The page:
Saturday, October 10, 2009
today's Globe and Mail about her views on optimism. She thinks the push
for being positive leads to an unbalanced world. In fact she blames
the positive thinking movement for everything including the stock
market crash. I'm well aware that trying to look on the bright side
can rub people the wrong way. They think you're happy because
you're flaky, or in denial, or don't care about the world's problems.
Nothing could be farther from the truth. Some of the bravest people I know smile
as much as possible, despite terrible hardships -- disease,
loss of work, money worries, breakups. This doesn't mean
they don't cry too, or suffer, or that they pretend to be happy
just to be accepted in the world. They believe, and rightly so, that if
they can try to be happy for a few moments a day in the face of
adversity, they may feel better, and that if they feel better it will help
the people around them who are suffering too.
Canadian Thanksgiving is about gratitude for a plentiful
harvest. I like it because it's about food and sharing, not
a specific religion, so everyone can celebrate it. The day
provides an occasion for reflection on what we have to be
thankful for. I owe all my happiness to the people in my
life who have taught me to sing and dance even when life
is hard, and to hold onto the bright light of friendship
and creativity. I'm over the top grateful for
a simply wonderful year. I've met so many fabulous
artists, and learned things about painting that I couldn't have
imagined a year ago. On top of that I am blessed with kind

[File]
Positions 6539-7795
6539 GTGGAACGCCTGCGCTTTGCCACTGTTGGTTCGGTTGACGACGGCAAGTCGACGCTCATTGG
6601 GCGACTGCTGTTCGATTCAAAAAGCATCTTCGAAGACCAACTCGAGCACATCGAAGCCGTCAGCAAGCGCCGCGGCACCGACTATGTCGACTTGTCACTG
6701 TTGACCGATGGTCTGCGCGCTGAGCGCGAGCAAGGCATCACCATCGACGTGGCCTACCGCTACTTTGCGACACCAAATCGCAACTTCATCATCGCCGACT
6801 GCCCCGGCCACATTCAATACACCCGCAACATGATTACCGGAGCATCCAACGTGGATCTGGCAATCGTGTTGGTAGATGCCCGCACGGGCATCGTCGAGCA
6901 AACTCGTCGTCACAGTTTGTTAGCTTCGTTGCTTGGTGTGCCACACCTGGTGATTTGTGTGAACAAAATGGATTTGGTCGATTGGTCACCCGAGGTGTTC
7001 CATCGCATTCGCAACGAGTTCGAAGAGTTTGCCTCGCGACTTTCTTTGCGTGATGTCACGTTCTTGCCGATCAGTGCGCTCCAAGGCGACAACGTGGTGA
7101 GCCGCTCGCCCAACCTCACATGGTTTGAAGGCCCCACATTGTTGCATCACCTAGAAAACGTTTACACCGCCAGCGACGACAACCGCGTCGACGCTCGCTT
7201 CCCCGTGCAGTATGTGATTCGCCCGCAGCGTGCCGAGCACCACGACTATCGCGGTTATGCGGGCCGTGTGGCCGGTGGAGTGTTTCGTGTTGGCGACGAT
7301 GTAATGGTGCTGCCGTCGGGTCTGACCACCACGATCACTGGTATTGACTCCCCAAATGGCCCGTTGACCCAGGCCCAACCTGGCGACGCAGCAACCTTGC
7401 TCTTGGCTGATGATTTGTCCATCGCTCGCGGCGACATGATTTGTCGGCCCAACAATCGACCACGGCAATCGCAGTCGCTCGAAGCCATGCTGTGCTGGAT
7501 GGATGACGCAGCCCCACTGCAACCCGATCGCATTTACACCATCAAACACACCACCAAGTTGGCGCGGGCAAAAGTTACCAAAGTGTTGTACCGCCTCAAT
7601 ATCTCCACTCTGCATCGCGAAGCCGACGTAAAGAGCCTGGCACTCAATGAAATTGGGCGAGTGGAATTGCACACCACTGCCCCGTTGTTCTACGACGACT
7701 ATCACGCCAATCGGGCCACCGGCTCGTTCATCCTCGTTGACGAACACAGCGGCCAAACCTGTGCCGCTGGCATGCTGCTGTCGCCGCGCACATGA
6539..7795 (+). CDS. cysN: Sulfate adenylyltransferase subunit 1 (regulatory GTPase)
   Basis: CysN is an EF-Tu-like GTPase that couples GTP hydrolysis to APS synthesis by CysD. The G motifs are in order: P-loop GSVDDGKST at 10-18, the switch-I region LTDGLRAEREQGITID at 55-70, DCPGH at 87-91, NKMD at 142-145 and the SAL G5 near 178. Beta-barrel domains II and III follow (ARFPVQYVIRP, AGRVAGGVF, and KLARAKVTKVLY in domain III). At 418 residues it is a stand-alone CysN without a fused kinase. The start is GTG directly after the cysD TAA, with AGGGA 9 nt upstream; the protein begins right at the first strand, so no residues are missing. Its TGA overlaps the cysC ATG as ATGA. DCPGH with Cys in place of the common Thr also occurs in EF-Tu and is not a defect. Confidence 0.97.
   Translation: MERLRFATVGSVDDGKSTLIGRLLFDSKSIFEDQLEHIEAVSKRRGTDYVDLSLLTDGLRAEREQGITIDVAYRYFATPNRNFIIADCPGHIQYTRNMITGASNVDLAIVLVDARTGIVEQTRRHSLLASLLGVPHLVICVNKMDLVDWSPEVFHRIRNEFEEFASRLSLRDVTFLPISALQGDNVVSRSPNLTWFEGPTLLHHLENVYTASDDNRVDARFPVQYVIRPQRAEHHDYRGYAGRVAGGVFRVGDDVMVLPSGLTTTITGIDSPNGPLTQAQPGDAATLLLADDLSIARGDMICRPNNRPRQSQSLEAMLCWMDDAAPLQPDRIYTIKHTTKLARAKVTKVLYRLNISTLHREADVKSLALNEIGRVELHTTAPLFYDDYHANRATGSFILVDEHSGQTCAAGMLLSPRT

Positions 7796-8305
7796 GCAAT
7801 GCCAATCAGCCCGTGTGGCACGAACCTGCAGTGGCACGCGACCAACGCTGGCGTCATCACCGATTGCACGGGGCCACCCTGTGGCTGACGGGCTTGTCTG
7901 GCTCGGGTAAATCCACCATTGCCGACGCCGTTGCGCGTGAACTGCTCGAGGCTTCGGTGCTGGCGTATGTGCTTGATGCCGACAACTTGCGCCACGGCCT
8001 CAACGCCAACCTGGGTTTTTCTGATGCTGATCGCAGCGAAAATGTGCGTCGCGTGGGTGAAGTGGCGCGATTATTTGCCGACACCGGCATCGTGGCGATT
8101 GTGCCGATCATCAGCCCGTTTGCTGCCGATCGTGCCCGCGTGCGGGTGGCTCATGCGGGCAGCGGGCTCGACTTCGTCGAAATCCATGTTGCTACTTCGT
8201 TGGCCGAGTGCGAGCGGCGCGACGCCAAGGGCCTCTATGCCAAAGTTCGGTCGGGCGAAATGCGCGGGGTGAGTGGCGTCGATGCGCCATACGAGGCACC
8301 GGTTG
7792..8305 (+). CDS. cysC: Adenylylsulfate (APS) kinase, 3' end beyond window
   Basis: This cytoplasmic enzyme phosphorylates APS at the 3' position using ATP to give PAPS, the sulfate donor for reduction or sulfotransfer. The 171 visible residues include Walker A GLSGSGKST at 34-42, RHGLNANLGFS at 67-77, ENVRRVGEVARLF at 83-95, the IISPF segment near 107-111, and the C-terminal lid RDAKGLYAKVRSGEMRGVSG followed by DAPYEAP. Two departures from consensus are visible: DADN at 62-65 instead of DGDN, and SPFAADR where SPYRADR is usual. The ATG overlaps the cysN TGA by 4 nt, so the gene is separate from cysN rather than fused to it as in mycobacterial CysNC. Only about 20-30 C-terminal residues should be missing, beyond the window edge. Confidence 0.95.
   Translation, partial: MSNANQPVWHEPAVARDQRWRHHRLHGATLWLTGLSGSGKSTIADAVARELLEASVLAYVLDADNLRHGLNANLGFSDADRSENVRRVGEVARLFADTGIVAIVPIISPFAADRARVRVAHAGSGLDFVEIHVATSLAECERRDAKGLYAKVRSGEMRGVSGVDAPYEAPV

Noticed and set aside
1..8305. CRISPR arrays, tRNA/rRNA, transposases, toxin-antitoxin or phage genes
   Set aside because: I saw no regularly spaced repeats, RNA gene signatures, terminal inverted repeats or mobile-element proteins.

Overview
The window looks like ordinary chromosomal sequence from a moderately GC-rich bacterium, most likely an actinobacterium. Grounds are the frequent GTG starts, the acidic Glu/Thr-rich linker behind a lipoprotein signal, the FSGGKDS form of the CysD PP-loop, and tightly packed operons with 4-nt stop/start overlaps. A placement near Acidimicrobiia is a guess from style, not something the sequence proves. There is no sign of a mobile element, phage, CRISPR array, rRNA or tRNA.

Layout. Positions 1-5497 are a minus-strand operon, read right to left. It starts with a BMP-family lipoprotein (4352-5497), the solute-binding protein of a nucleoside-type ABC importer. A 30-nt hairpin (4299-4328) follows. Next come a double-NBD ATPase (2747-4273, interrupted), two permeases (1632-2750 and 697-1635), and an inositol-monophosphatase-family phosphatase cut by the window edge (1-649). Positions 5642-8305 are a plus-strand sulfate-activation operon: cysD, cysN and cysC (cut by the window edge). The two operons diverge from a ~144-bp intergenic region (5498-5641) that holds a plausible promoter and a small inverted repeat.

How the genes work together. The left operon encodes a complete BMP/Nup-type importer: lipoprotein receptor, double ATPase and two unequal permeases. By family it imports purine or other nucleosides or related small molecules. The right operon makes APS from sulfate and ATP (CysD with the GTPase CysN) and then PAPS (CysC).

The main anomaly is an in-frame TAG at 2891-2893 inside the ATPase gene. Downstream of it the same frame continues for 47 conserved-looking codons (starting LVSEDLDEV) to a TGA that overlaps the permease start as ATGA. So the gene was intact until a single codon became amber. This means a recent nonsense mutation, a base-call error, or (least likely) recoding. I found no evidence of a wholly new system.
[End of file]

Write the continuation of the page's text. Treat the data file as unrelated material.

friends, a happy home, a loving husband, and great kids.
Working on being more positive is not the opposite of
thought. Being happy, I've realized, takes infinite courage.
Spreading happiness is a perfectly laudable goal from my
point of view, and makes life more enjoyable, and suffering
less painful. I know because my blog friends lift my spirits
My painting today is of the strangely exotic flowers I bought
from PegAn at the market today. It's getting cold, so
garden flowers are becoming scarce. I have never grown, or
purchased many of the flowers in today's bouquet. But I turned
a spotlight on the flowers and painted them against the
dark backdrop. They look like the expensive crewel work
shawl my friend couldn't afford to buy this week.
Have a great Canadian Thanksgiving
- Barbara Muir
- Toronto, Ontario, Canada
- I paint and draw on commission and for shows. To commission a portrait, or purchase one of my paintings please contact me at: email@example.com
A major highlight in my career? Drawing Oprah Winfrey live via Skype for her show "Where in the Skype are you? Galleries: Studio Vogue Gallery, Toronto, Canada. The Amsterdam Whitney Gallery, New York City. Gallery at the Porch Door, Kingston, Canada. Your positive comments on this blog mean the world to me. I'd love to hear from you!